The top design trends of 20th Century

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The Top Design Trends of the 20th Century

1 Sep 2020

Designers often take inspiration from the past when coming up with new ideas. In the design world, nothing really dies, and what was once old-fashioned can often enjoy a revival on the back of a celebrated designer.

The top design trends of 20th Century
image : pixabay

This applies to interior and exterior design. Designers today still use elements of modernism, minimalism, and expressionism, even though these design trends enjoyed their heyday many decades ago. Even modern home design elements such as windows and doors from have their roots in 20th century trends. Designers do not work in a vacuum!

Let’s take a look at some of the most popular and enduring design trends from the 20th century.


Minimalism is hugely popular and is still regarded as a current design trend, despite the fact it first originated in the 1960s. Minimalist designers were heavily influenced by Japanese architecture and Neoplasticism. Their philosophy was “less is more”, which still stands today. The movement enjoyed a resurgence in the ‘90s but remains popular today. Indeed, many modern interior designers working for wealthy clients love to create homes around a minimalist theme, with acres of space and a few carefully chosen pieces.


Industrial design is another popular 20th century design movement still en vogue today. When it first became a ‘thing’, industrial referred to mass-produced furniture from the early 20th century, but today it’s more likely to be used in the context of apartments repurposed from warehouses and factories. Industrial design is a trend you’ll see in a multitude of places, from utilitarian furniture design using raw wood and metal, to exposed brick, copper pipe lights and polished concrete floors. This is not a trend that suits everyone, but if you want a modern vibe, it can work very well.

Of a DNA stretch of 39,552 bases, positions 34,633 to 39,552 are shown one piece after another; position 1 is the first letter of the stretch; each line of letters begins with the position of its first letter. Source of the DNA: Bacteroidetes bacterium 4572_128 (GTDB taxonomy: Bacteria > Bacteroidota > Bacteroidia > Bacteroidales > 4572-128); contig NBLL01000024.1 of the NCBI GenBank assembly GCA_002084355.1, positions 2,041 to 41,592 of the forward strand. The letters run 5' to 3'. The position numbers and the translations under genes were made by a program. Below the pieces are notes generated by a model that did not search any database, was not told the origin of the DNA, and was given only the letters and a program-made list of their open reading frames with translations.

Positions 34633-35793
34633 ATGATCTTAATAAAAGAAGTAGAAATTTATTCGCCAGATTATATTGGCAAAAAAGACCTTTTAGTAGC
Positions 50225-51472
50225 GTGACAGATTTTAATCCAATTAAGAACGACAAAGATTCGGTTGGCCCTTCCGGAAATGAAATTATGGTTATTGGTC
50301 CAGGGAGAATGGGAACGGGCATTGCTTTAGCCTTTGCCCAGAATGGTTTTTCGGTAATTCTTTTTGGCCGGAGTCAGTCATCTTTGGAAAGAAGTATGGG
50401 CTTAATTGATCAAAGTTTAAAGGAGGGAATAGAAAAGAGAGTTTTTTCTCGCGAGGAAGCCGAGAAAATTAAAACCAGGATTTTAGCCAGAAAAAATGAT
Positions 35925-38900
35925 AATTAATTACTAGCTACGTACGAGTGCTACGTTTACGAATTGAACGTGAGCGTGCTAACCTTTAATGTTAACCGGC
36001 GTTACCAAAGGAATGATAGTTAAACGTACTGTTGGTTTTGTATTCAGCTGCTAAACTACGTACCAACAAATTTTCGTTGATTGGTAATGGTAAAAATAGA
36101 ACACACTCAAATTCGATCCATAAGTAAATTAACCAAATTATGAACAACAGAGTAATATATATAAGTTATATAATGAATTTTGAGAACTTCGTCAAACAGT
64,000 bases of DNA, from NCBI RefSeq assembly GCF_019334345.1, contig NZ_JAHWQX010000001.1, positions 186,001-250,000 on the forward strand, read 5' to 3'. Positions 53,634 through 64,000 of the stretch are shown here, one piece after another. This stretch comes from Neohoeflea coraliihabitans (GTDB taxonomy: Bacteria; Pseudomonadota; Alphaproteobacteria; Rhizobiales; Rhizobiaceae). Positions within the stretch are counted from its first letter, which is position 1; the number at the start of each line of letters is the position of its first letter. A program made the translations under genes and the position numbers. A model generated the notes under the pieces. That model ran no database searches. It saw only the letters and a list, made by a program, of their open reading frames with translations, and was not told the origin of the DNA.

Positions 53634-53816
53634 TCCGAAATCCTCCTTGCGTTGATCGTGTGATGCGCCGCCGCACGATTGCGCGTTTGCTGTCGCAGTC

The Bauhaus movement was an architectural one rather than an interior design trend. It came about after German architects designing new social housing rejected bourgeois details in the post-WW2 period. Bauhaus is characterised by blocky shapes, flat roofs, and smooth facades. The design style is still prevalent today, with modernist steel framed buildings, glass curtain walls, and open-plan rooms very popular.


Brutalism is like marmite – you either love it or hate it. Built from reinforced concrete, Brutalist properties are rough, raw and very much unfinished. These angular buildings could be constructed very quickly and were very popular in the 1970s. Look around any city centre and you’ll see some evidence of Brutalism, typically in government buildings and car parks. The Hubert H. Humphrey Building in DC is a good example of Brutalist architecture at its finest. The Whitney Museum in New York City is another good example.

Mid-Century Modern

Mid-Century Modern grew out of movements such as Bauhaus. It emphasised simple, functional shapes, and is very much back in vogue these days.  Stores like Ikea have vast selections of simple yet functional furniture, which is heavily influenced by the mid-century modern movement.

Take a look around your town or city, how many of these trends do you recognise?

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